How to find $L_q = \emptyset$, a state that is not reachable for any given string?

In the book Introduction to Languages and the Theory of Computation, I'm reading section 2.6 on how to minimize the number of states in an FA.

I'm having trouble understanding a notation defined as $L_q$. Here's what the book says:

Suppose we have a finite automaton $M = (Q, \Sigma, q_0, A, \delta)$ accepting $L \subseteq \Sigma^*$. For a state $q$ of $M$, we have introduced the notation $L_q$ to denote the set of strings that cause $M$ to be in state $q$:

$$L_q = \{ x \in \Sigma^* | \delta^*(q_0, x) = q\}$$.

The first step in reducing the number of states of M as much as possible is to eliminate every state $q$ for which $L_q$ = $\emptyset$, along with transitions from these states. None of these states is reachable from the initial state, and eliminating them does not change the language accepted by $M$.

I tried looking at this automaton to try to understand this definition: How can any of the states $1$ through $5$ be $L_q = \emptyset$ if I can find a string that can reach every state for this FA?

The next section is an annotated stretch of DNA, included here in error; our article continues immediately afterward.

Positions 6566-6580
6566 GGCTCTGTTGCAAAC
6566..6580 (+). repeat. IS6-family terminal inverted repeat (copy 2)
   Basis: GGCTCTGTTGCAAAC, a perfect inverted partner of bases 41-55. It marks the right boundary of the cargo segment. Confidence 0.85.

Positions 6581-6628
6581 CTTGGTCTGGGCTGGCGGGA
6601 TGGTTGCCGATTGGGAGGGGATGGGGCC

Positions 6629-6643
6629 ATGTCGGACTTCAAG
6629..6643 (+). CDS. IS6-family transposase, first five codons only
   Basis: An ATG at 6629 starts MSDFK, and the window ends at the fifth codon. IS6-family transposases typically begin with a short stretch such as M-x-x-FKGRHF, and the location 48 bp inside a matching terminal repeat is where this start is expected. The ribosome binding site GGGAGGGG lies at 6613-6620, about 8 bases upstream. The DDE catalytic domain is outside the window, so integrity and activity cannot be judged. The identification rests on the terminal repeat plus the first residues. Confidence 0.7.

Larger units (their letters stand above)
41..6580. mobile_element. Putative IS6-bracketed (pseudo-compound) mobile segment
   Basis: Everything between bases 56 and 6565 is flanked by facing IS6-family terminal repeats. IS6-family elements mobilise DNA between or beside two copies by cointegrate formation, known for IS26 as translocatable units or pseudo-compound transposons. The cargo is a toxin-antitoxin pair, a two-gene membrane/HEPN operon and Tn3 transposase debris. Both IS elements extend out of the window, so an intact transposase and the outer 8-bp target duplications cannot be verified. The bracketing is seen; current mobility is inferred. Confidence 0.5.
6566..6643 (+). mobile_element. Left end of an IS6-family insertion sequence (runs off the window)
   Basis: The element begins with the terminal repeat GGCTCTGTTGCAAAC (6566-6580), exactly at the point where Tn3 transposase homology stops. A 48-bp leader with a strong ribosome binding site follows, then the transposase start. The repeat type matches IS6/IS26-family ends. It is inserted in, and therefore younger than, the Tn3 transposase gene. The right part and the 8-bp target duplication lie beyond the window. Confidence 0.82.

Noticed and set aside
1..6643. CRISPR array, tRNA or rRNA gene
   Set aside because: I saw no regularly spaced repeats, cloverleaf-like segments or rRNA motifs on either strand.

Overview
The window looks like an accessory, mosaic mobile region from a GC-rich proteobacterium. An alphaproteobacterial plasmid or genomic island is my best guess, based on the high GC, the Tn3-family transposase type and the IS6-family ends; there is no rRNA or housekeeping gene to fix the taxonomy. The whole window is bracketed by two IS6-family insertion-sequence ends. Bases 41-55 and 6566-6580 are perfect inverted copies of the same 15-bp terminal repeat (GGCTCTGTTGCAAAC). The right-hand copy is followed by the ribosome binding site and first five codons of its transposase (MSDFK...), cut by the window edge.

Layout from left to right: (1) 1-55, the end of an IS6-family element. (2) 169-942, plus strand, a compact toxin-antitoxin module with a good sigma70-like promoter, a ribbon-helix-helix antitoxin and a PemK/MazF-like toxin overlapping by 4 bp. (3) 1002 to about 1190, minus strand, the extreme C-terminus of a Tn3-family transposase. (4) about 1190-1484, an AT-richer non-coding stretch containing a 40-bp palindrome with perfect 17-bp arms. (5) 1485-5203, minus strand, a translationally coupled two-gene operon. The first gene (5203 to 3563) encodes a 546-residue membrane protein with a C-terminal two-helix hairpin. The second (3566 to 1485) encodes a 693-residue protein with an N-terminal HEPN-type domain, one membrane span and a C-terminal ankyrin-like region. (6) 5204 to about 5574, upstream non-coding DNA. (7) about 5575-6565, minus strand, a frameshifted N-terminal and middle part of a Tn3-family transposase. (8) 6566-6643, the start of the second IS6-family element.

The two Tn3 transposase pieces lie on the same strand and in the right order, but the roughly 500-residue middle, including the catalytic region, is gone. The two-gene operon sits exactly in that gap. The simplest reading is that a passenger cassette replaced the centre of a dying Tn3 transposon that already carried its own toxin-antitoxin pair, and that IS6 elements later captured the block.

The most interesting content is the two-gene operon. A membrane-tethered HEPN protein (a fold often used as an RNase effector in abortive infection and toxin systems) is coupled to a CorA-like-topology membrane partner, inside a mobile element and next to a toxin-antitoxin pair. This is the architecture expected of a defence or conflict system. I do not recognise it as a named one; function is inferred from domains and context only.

That is I can reach state $2$ with string $a$, and state $5$ with string $ab$, etc. Is this a correct way to approach this?

You're right. There is no such state with $L_q = \emptyset$
one more thing you can add is that , a state having $$L = \emptyset$$ cannot be reached from start state with any transition. hence if a state exists without being reached by start state then the language associated with that state is $$\emptyset$$ . further during dfa unless not specified for minimization such state does not exists